Another case in point: A few years ago, I was rounding up my goats that had gone into the woods behind my neighbor’s house. It was either our woods or state land (I’m not sure where the boundary lies), but we were uncomfortably close to our neighbor’s backyard and I was trying to “shoo” them back down to our pasture. That was when I heard the first gun shot. Ever since our goats consumed half of his garden a couple years ago, our neighbor has rightfully hated our goats. He could have very well been target practicing in his own backyard, but I couldn’t see him and he couldn’t see me. The first thought that flashed through my brain was that he was shooting blindly into the woods to scare or possibly injure my goats. Instead of turning and running the other direction, I ran towards the sound of gun fire. I became blind with rage, thinking that my children could be in the woods; that anyone could be there and possibly in the line of fire. With each shot fired (there were three or four), I was screaming at the top of my lungs that I was back there and that he should stop shooting. I look back on that day now and think how truly stupid my actions were. What has farming done to me?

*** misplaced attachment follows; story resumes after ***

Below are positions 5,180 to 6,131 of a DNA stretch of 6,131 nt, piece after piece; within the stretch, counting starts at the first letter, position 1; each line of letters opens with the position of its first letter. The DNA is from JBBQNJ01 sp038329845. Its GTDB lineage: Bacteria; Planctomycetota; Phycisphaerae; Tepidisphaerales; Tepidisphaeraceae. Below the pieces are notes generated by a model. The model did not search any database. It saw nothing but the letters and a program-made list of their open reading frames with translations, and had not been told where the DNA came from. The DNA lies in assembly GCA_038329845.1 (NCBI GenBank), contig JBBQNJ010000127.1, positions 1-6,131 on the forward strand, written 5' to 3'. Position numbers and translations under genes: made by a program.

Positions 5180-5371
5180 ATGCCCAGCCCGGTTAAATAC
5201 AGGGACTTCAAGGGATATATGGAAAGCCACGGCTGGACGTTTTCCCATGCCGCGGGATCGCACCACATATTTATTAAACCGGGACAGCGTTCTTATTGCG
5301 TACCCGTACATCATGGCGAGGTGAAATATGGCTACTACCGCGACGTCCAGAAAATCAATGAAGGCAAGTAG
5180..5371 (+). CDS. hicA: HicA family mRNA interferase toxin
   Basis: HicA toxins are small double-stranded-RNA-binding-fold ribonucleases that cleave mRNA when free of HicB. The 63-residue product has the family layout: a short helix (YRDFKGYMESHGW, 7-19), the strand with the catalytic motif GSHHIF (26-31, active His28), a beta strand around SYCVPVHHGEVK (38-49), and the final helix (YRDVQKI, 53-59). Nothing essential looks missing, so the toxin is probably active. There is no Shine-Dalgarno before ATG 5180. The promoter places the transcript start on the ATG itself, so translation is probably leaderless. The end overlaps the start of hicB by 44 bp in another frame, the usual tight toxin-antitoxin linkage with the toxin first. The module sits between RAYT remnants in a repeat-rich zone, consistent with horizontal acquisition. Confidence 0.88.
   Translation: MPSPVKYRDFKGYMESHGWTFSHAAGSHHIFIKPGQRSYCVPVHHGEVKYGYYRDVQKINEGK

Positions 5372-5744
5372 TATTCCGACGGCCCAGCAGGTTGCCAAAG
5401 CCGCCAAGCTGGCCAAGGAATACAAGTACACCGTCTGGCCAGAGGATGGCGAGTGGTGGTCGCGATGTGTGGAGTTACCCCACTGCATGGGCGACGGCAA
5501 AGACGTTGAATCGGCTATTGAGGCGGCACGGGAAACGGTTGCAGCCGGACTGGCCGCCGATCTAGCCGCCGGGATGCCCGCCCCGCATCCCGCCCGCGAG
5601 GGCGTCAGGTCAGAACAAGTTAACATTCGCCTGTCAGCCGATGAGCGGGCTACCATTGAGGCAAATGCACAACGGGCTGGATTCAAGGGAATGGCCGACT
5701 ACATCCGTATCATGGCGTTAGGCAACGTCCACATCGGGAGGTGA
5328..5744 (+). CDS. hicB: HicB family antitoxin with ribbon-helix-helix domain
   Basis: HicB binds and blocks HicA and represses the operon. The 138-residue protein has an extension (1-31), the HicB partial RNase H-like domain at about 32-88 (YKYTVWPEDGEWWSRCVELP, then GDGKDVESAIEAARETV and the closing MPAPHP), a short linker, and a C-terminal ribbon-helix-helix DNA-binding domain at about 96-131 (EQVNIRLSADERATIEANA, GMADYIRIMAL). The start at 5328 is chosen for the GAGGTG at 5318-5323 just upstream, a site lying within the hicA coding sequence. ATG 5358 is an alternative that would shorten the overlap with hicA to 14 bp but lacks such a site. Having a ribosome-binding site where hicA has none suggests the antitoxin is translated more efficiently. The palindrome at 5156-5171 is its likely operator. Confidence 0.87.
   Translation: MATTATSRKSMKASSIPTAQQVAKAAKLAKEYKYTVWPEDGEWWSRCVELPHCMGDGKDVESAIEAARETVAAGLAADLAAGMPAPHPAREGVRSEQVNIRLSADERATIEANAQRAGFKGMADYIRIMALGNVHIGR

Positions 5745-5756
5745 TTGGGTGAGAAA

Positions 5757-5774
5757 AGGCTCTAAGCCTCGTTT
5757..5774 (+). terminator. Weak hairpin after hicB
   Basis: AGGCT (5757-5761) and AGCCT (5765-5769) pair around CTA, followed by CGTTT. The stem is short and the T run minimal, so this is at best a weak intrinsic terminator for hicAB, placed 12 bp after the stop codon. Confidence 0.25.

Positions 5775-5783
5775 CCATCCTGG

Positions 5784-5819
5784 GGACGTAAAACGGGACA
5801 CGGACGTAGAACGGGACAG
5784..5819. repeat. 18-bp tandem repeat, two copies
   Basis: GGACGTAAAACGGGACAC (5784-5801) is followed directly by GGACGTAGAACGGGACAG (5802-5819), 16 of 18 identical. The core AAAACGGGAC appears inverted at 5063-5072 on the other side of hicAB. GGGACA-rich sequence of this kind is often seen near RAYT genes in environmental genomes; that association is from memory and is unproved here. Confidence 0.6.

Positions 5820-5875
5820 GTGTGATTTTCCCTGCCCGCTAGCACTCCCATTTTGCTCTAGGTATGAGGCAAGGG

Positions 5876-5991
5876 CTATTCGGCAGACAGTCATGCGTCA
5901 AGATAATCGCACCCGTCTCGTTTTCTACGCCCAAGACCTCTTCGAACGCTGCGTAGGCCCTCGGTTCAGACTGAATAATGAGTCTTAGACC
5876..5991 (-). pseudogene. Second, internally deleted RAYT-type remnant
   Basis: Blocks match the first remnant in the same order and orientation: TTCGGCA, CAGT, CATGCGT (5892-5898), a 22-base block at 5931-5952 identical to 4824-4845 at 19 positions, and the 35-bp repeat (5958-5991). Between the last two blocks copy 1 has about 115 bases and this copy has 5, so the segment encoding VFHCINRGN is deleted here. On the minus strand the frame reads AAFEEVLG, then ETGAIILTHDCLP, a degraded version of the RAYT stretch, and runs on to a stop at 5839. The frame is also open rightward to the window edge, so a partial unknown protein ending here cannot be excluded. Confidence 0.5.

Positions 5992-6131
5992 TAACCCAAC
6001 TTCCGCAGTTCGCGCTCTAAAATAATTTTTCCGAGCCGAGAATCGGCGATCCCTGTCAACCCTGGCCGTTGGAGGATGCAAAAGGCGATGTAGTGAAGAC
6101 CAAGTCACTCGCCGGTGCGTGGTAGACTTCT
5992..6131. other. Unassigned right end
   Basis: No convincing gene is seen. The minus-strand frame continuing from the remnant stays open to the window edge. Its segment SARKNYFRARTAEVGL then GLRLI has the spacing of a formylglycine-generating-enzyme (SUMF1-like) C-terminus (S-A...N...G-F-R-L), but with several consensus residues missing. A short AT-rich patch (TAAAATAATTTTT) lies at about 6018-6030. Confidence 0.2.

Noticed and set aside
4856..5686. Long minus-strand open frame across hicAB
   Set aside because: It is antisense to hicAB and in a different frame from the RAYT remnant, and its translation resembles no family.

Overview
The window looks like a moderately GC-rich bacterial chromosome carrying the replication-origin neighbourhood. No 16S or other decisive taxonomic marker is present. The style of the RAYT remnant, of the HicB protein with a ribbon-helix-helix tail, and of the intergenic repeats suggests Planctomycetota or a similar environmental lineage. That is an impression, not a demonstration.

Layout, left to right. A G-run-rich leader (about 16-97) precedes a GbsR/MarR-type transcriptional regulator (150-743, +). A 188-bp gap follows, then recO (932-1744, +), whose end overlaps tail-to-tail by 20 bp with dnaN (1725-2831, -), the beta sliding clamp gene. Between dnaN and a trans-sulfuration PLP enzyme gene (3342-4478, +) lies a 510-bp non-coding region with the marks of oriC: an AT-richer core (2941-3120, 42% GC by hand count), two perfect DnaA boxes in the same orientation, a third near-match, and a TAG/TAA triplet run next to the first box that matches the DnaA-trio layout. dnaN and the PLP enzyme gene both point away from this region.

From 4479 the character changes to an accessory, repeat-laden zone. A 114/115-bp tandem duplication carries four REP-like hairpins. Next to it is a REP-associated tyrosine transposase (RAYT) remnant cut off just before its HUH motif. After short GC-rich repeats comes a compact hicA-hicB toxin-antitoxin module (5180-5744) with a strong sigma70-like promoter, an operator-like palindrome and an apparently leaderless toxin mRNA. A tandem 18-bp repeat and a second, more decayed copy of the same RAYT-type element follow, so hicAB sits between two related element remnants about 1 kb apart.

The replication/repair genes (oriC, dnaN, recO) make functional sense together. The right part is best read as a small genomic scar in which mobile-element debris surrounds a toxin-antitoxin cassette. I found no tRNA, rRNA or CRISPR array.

So, my sincerest wishes to all farmers out there: Please, take care of yourself. For the sake of your family, for the sake of your farm, slow down and make smart decisions. Yes, accidents happen. But one thing’s for sure: You don’t have time for injuries or worse. Your farm needs you, and so do we!

Say Cheese! June, 2016

You’ve got to love June! Flowers are blooming, song birds have returned, and blue skies mean summer vacation is just around the corner. June is also National Dairy Month, when we are all reminded to thank our dairy farmers and take advantage of the numerous benefits of drinking milk and eating cheese. The USDA’s dietary guidelines recommend consuming three servings of dairy every day. Dairy offers nine essential nutrients including calcium, vitamin D and potassium, all vital to the well-being of both children and adults. Dairy also plays a key role in preventing heart disease, diabetes and osteoporosis.


National Dairy Month is also a great time to celebrate our area’s rich dairy heritage. The nation’s very first cheese factory was built in Rome by Jesse Williams in 1851. A dairy farmer himself, Jesse had been making cheese from his own milk and decided to expand, purchasing the milk from his son and other area farmers. In his first year, he was able to make five times the amount of cheese made on a typical farmstead at that time. Fellow dairymen came flocking to see how he did it. Within 15 years, there were over 500 similar cheese factories throughout New York State!